Lithwick: Our Real Prison Problem

The public-opinion two-step on the wisdom of closing the prison camp at Guantánamo is fascinating, and not just because, as recent polling shows, Americans are inclined to keep it open forever. The current legal meltdown over what to do with the 240 prisoners shows that Americans actually care a lot about prisons, prisoners and prison reform, but only when the inmates threaten to tumble out into their backyards.

That's what Sen. James Webb (D-Va.) may be counting on as he launches an ambitious effort to reform U.S. prisons. In addition to proposing a massive 18-month review of the prison system, Webb wants to work toward reducing the overall incarceration rate while refocusing efforts toward locking up truly dangerous criminals and gang leaders, decreasing prison violence, establishing meaningful reentry programs for ex-offenders, reforming the nation's drug policies and improving treatment of the mentally ill. It's not quite as dramatic as the prospect of Abu Zubaydah bedding down at the Supermax prison in Colorado, but Webb wants to reignite the subject of prison reform, because he's convinced that when it comes to their prison problem, Americans need only know how to count.

Here are the facts about America's prisons, according to Webb:

The United States, with 5 percent of the world's population, houses nearly 25 percent of the world's prisoners. As Webb has explained it, "Either we're the most evil people on earth or we're doing something wrong." We incarcerate 756 inmates per 100,000 residents—nearly five times the world average. Approximately one in every 31 adults in the United States is in prison, in jail or on supervised release. Local, state and federal spending on corrections amounts to about $70 billion per year and has increased 40 percent over the past 20 years.

Webb has no problem locking up the real baddies. He just wants us to recognize that warehousing the nation's mentally ill and drug addicts in crowded correctional facilities tends mostly to create a mass of meaner, more violent, less employable people at the exit. The Justice Department estimates that 16 percent of the adult inmates in American prisons—more than 350,000 of those incarcerated—suffer from mental illness; the percentage in juvenile custody is even higher. Justice statistics for 2007 showed that nearly 60 percent of the state prisoners serving time for a drug offense had no history of violence, and four out of five drug arrests were for drug possession, not sales.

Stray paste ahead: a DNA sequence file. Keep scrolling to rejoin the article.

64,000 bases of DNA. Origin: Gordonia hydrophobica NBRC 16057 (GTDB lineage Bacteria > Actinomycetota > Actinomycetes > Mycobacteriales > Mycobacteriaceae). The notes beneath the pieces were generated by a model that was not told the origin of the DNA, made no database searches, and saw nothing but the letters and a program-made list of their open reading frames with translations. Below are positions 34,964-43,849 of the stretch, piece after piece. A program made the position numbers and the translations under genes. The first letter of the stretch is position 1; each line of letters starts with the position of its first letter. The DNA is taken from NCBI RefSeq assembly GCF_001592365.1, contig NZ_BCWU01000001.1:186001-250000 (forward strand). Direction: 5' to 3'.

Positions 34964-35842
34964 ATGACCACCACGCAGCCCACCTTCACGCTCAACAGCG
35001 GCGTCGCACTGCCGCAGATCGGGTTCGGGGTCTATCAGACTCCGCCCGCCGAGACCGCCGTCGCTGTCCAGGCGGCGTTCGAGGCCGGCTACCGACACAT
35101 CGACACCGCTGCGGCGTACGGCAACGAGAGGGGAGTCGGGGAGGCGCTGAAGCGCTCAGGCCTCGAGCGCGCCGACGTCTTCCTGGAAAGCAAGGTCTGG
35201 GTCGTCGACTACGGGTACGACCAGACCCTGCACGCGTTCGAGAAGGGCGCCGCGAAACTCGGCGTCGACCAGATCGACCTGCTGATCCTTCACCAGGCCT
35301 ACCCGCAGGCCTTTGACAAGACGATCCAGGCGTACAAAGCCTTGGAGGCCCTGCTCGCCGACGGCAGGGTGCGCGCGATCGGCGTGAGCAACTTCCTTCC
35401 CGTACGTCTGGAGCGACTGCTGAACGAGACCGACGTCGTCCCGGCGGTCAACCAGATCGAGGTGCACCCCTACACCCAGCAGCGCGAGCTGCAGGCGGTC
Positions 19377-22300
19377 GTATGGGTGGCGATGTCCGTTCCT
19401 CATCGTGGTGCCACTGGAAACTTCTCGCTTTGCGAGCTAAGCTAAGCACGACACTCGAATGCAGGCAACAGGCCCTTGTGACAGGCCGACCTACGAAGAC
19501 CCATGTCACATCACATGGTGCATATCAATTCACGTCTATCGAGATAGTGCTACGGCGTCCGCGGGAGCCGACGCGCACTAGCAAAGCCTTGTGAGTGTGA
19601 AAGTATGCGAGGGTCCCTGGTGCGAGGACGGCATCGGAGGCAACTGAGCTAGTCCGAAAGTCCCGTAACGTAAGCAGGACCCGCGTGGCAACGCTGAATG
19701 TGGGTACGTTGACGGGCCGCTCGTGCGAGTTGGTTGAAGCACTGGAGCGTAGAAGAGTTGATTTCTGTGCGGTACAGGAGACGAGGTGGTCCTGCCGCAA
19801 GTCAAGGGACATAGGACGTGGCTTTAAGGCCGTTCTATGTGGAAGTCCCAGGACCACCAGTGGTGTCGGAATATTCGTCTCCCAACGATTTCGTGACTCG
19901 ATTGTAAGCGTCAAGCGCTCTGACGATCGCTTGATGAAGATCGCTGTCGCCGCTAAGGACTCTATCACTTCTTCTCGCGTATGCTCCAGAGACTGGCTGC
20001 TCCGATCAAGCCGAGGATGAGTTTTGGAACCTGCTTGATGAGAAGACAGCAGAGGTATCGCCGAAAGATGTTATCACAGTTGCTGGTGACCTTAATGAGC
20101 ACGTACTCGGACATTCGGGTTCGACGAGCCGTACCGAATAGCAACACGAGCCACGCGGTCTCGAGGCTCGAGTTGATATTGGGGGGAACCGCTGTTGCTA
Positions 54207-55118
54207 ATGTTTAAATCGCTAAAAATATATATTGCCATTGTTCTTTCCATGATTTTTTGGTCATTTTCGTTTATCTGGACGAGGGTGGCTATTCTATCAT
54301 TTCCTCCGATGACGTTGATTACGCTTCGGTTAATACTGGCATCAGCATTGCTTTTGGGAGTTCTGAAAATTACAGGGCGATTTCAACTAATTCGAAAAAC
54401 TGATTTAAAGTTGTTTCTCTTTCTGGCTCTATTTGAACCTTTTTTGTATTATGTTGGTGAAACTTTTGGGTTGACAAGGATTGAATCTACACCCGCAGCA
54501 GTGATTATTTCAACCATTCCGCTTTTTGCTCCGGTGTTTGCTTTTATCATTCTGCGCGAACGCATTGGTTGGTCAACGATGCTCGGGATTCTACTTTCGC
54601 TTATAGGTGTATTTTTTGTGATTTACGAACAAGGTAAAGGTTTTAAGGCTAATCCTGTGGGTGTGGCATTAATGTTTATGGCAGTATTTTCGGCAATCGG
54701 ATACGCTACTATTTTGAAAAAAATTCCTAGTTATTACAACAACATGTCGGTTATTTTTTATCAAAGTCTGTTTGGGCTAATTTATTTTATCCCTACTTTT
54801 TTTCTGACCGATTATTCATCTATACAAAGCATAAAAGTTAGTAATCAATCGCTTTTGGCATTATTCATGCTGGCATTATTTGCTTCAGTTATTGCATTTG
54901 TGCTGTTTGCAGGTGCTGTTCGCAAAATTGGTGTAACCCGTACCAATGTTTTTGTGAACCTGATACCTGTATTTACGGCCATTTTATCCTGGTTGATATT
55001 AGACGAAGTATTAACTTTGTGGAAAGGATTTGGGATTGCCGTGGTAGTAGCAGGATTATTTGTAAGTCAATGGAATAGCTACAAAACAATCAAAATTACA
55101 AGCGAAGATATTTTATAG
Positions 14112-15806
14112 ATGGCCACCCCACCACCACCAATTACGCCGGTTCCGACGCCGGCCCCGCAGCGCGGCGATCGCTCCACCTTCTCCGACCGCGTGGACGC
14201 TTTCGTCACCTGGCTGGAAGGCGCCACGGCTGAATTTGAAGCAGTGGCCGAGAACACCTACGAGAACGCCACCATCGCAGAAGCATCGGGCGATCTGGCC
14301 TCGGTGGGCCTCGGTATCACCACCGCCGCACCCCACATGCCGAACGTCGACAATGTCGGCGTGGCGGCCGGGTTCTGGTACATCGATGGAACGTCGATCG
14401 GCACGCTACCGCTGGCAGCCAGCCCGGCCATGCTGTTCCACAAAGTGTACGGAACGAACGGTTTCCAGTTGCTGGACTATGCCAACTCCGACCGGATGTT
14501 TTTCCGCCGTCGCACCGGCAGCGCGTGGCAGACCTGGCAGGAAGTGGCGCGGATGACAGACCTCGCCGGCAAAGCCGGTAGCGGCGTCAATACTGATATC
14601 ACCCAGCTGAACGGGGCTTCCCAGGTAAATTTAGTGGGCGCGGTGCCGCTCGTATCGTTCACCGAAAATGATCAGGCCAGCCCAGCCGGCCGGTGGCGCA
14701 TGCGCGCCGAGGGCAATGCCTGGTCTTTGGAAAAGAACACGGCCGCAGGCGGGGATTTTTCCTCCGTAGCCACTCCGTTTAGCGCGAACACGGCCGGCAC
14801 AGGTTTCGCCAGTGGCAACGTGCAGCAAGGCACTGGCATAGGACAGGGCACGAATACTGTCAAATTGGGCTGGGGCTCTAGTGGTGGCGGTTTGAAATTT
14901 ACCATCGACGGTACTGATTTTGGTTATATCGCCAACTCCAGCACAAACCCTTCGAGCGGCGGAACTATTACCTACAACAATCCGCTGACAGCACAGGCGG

Webb also reminds us that while drug use varies little by ethnic group, African-Americans—estimated at 14 percent of regular drug users—make up 56 percent of those in state prison for drug crimes.

So why does the senator from one of the country's most rabid "lock 'em up" states believe that with two wars raging, an economy collapsing and America's Next Top Model beckoning seductively, Americans are ready to grapple with his new legislation—the National Criminal Justice Commission Act of 2009—which establishes a blue-ribbon panel to review the nation's entire prison system?

Perhaps public opinion is finally shifting away from fear-based appeals to personal safety. If Americans actually have the conversation about our disastrous prison policies, we'll understand the trends all move in very dangerous directions: we lock up more people, for less violent crime, at ever greater expense, breeding more dangerous criminals who often come out unemployable, violent and isolated.

The Guantánamo problem we've finally started to grapple with—it's a dangerous place with some dangerous people—is a mere speck in the eye of America's larger prison program. An AP story last week indicated that a small Montana town was willing to take all the Guantánamo prisoners because, ultimately, a jail is a jail. If we are so worried about locking up a few terrorists for life in maximum-security U.S. jails, shouldn't we be worrying about the folks who are already there? As Dennis Jett observed recently in The Miami Herald, "even if everyone at Guantánamo were transferred to a U.S. prison it would amount to an increase of less than one hundredth of one percent in the total number incarcerated in this country."

Compared with the powder keg of our domestic prison system, Guantánamo looks pretty benign.

If we are going to have a national panic attack about the failings of the criminal justice system after 9/11, let's be honest that the dangers of a handful of Guantánamo prisoners rejoining the battlefield is far more remote than the dangers festering in our own jails and prisons. Americans worried about what's happening in their own backyards would be well advised to recognize that the U.S. prison system is one burgeoning backyard that won't be contained, ignored or walled off forever.

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